Babacar explains that one of his friends was no longer able to pay his rent in Senegal, and that is what pushed him to set off to sea. "I am not a fisherman. I have never been to sea. I remember, at one point during the crossing, after about two days, I was so scared. I thought I was going mad. But then I calmed myself down again. I told myself, if I am to die, then I will die, if that is what Allah wishes. If I am destined to arrive in Spain, then I will arrive."
Babacar is a Muslim and explains that he is very religious. "If they repatriate us, I would think that is also destiny. If they let us stay here, then I will try and fight for a good life. I am here to work, not to beg or mess around and do whatever. I am just here to work."
Babacar says that he graduated school with a baccalauréat [French high school certificate students take at 18 that allows entry to university] specializing in scientific subjects. He also says that he played football and hopes to be able to make some money out of his talents in Europe. "Spain has some good players, but I too play very, very good football."
In Africa, says Babacar, "we say that those that rule us are vultures. They are selling off all our resources. Our young people are being sacrificed because of them. They send their own children to study in the US or other places. We, on the other hand, just stay there. We might have qualifications, but we can't find work."
Help from a Canary Islands resident
At the hotel in Maspalomas on Gran Canaria, things start getting busy. Migrants start coming out onto the balconies to see what is happening on the street. Babacar is not the only migrant there searching for friends or relatives. There are several people, many of them Moroccans, trying to get into the hotel. But they are being blocked from entering. The Red Cross is in charge of all migrant accommodations and has imposed strict rules.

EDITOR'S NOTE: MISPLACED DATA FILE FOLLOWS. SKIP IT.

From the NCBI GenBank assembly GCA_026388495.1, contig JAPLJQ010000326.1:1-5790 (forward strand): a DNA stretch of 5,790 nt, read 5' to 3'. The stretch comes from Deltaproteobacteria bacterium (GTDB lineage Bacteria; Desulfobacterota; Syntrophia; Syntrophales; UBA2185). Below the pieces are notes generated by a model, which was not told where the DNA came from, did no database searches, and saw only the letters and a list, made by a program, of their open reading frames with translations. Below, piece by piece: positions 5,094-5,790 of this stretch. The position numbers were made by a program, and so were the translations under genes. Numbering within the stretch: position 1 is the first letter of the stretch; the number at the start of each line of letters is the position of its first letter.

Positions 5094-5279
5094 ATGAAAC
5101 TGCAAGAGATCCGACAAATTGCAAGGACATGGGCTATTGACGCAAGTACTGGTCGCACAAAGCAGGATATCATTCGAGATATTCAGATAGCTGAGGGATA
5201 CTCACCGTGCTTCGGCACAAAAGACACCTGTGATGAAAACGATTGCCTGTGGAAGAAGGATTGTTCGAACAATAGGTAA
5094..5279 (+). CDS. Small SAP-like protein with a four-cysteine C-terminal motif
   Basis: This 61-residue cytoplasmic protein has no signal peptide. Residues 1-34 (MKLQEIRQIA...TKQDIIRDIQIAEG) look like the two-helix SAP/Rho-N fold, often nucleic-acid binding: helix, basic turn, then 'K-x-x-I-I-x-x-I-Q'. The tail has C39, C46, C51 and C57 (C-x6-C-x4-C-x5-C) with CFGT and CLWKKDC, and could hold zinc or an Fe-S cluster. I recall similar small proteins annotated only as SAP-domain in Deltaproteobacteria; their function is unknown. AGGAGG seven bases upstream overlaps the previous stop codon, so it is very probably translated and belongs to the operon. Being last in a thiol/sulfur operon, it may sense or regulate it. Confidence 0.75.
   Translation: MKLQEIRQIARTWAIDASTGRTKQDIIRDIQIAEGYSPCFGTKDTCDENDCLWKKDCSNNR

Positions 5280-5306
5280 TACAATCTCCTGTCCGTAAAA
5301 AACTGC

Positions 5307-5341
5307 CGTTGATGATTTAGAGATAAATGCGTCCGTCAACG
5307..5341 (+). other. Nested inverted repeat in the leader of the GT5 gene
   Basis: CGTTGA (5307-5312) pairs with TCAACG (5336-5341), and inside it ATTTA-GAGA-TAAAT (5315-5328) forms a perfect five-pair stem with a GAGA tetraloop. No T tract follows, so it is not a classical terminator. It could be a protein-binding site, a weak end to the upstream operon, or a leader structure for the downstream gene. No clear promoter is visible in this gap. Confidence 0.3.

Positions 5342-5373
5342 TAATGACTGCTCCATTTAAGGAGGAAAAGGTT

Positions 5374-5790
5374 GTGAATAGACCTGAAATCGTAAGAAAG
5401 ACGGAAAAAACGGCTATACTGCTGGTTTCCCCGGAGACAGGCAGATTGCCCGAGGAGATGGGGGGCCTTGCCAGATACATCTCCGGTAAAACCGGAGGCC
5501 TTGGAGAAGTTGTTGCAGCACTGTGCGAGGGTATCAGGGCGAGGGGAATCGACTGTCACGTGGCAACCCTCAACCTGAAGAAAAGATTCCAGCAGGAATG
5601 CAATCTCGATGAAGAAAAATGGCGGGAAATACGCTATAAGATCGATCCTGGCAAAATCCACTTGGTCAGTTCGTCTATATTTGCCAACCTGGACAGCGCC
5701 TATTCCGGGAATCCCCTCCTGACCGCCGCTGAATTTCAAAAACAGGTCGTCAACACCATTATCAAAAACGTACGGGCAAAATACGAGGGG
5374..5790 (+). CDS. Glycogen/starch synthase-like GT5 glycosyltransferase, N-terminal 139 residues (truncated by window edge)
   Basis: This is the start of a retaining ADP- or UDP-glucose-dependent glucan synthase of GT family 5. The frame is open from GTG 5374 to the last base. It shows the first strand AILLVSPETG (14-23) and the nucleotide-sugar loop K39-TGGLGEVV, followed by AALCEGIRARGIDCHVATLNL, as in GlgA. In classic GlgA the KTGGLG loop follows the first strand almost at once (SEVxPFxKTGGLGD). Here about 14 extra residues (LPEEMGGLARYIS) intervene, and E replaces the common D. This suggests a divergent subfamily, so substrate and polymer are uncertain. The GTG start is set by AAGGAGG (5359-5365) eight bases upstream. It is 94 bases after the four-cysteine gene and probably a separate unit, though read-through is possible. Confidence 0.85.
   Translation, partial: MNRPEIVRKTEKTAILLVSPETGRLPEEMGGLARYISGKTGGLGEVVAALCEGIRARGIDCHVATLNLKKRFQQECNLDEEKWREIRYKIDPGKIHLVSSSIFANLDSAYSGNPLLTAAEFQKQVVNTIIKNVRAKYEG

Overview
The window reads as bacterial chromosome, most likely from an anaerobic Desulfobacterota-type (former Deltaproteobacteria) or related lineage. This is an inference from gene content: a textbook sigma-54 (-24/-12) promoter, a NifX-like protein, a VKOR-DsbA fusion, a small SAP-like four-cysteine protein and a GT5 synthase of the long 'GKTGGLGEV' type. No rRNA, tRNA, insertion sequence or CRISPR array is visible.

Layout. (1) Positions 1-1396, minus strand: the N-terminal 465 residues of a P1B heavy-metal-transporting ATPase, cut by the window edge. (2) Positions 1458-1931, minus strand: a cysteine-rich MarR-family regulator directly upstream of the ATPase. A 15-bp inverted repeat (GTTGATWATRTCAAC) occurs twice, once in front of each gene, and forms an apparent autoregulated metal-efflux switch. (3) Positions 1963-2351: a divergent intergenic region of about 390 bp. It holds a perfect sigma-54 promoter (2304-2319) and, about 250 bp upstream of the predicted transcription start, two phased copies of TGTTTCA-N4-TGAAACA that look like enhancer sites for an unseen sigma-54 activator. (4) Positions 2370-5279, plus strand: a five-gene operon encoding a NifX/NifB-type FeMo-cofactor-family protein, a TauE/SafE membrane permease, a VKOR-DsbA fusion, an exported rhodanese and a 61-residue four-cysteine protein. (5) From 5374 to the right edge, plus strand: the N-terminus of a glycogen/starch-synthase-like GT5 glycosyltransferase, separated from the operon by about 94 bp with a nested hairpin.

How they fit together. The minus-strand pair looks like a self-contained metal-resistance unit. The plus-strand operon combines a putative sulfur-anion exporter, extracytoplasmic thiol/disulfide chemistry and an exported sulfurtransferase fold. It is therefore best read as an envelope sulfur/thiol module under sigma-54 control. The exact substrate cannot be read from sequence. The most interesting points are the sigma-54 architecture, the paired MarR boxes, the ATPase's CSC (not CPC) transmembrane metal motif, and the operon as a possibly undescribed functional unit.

A woman wearing a Correos uniform, the Spanish postal service, comes up to Babacar. The 49-year-old is a local who decided to help Babacar. They met near the beach. "I was working when I met him. I was delivering letters and parcels to the hotel where he was staying. Now I am going to give him a place to stay at my house," she tells us.
As she doesn't speak French and Babacar doesn't speak Spanish, communication between the two is difficult.
"We haven't yet spoken much because of the language differences, but I know that he dreams about having a better future, that he wants to work and study and support his family. You know, it is not easy in the hotels. I think when he comes to my house, he might feel a bit better, more comfortable. He might be able to open up and speak about his feelings."
Babacar has been able to phone his father a couple of times today. It turns out that he hadn't confided to his father his plans for departure. "I couldn't tell him I wanted to leave. He would never have let me. I have brothers and sisters and I am the eldest in the family. I am responsible for them."
Note: InfoMigrants spoke to Babacar in November 2020.